The Kantoeng, at the time she was launched on 22nd of December 1936, was the largest bucket tin dredger in the world. She was built in Schiedam in Holland by A.F.Smulders for a Dutch mining company operating out of Indonesia. Because she was to be used in the swamps and jungle rivers of that country she bore little relationship to a conventional dredger, and was in fact little more than a huge floating pontoon 222 ft long, 75 ft wide and displacing over 3,500 tons. The machinery, bucket chain and superstructure was then just bolted on to the top. The Kantoeng had no means of propulsion, and had to be towed to all her jobs. However once at the site she could hold and shift her position by the use of four anchors each controlled by a powerfull electric winch.
Two massive diesel generators provided the power for the huge bucket chain which had 123 manganese steel buckets which were lowered through a large opening in the pontoon. Each bucket weighed 1.5 tons. After her launch the Kantoeng had two months for trials and fitting out before she left for her first assignment in Indoesia. She left Schiedam towed by two tugs on 4th March 1937 bound for Bamka in what was then the Dutch East Indies. Three days later she sprang a leak off Lands End and the Tug Master descided to turn back for Plymouth to get it fixed. The weather had been pretty bad since the voyage started and now got even worse. During Sunday night the wind got up to near gale force and the Kantoeng broke adrift near the Eddystone.
Tugs were sent out from Fowey and Torpoint but despite some men managing to get aboard the drifting vessel the tow could not be reconnected. As the leak increased, the Kantoeng took on so much water that she developed a severe list and the salvage men abandoned her. Shortly after the Kantoeng capsized and drifted upside down towards Fowey Harbour. By Monday night the vessel was about one and a half miles from the harbour entrance and there were fears that her wreck would block the harbour. The tugs and a Navy warship all tried to halt her onward path but to no avail. In the end it was her vast superstructure that saved the day by becoming stuck on the seabed on Tuesday afternoon.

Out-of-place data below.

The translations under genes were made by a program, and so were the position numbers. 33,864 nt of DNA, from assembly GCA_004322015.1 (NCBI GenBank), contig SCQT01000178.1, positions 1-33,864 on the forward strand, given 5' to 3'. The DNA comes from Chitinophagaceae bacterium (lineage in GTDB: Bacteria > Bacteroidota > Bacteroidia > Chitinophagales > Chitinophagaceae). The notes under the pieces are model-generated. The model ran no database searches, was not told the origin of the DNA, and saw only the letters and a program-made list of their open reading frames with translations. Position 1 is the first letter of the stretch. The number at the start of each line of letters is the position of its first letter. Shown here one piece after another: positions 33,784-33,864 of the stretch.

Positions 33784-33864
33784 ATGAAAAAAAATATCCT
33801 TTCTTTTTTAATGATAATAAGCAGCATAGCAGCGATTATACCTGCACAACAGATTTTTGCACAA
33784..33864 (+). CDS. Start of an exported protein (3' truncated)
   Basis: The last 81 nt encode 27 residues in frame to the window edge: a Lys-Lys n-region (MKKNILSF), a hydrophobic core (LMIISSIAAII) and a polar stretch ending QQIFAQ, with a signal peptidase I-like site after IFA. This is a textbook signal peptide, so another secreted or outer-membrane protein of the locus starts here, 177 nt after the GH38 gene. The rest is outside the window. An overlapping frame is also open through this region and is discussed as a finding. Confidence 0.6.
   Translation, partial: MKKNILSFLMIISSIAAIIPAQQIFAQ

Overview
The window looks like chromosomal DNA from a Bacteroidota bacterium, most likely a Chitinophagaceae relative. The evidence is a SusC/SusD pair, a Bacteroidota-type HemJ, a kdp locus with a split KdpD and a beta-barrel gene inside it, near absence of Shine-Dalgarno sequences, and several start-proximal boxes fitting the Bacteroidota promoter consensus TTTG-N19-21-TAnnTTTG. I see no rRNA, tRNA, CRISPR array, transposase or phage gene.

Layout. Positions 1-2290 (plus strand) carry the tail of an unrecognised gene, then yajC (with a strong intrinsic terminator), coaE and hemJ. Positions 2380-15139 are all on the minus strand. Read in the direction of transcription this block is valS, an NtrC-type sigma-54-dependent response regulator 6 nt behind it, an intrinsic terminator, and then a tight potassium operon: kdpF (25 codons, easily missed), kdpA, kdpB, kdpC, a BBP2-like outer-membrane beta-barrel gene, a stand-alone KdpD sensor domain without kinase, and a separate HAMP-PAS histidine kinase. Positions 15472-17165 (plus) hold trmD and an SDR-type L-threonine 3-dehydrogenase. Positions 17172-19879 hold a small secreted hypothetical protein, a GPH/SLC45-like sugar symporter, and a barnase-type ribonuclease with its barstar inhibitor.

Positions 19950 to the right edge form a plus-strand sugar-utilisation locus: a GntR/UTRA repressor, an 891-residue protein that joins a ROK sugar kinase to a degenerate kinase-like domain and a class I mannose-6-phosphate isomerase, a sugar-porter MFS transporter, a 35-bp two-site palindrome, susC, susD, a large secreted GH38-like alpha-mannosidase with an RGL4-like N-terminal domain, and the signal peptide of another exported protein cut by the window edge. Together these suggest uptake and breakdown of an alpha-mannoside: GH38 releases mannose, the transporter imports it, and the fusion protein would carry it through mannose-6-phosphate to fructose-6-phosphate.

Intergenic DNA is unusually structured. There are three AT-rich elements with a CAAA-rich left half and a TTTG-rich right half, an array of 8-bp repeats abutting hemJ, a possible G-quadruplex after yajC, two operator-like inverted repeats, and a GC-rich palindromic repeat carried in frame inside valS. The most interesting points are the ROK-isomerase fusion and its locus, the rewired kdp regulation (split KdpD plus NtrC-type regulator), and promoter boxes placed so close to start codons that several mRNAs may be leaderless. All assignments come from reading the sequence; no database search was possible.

The bucket chain fell out and the wreck came to rest about half a mile from the Harbour entrance. On the following weekend holes were cut in her hull so that she sank thus alleviating any more danger to the harbour, and since there were still hopes of a salvage attempt it would be easy to patch the holes and raise the wreck with compressed air. Alas a survey later on by Lloyds declared her a total loss and the owners were compensated by the insurers for her full amount which was ?50,000. Later part of her pontoon was salvaged by the firm of Risdon Beazley, but the rest of the wreck was scattered over the years by storms, so that by the early 1960’s all that was left showing above the water at low tide was a giant gear wheel.
However out at sea in about fifty feet of water lay the still intact bucket chain, separating drums and all the other bits and pieces of her upper superstructure. What a dive that must have been, swimming along the buckets lying over on their sides and then through the huge separating drums. Alas all mostly gone now. Since 1970 the wreck was used for underwater explosive training and in 1978 some of the buckets were raised and sent of to a foundry. The explosive training has long since stopped and now a dive on the Kantoeng is a very sedate affair and I have not dived on it for some years (hope to rectify that)
Still, it is a very pleasant dive, but because it is a bit out of my area I have included it as a walk, as there is still something to see when the tide goes out. In order to park within a reasonable distance, you need to drive to the National Trust’s car park at Coome Haven. This is to the west of Fowey, and you can easily get there without the fuss of gong through Fowey. Once at the car par, you will see a signed public footpath leading you down the valley to the beach at Coome Haven.
This is a lovely walk, if a bit steep, through a small woodland down to the sea. Then just carry on walking along the coastal footpath towards Polkerris until you see the bits of wreckage stickng out of the water. You really can’t miss it at low tide. Seals can be often seen in the area, and there is a lot of birdlife.
The scenic views back towards Fowey are delightfull, as are the far reaching views towards the Dodman Point. The walk from the car par to the Kantoeng takes about three quarters of an hour at a slow pace, so its not very demanding.
When you have done the walk you can either go into Fowey to that great pub on the quay, the King of Prussia, or go to one we found recently, The Fishermans Arms in a village called Golant. You pass nearby anyway, and the village is about one and a half miles up the river, perched right on its edge. Lovely little place and the pub does a nice lunch or sanwhiches.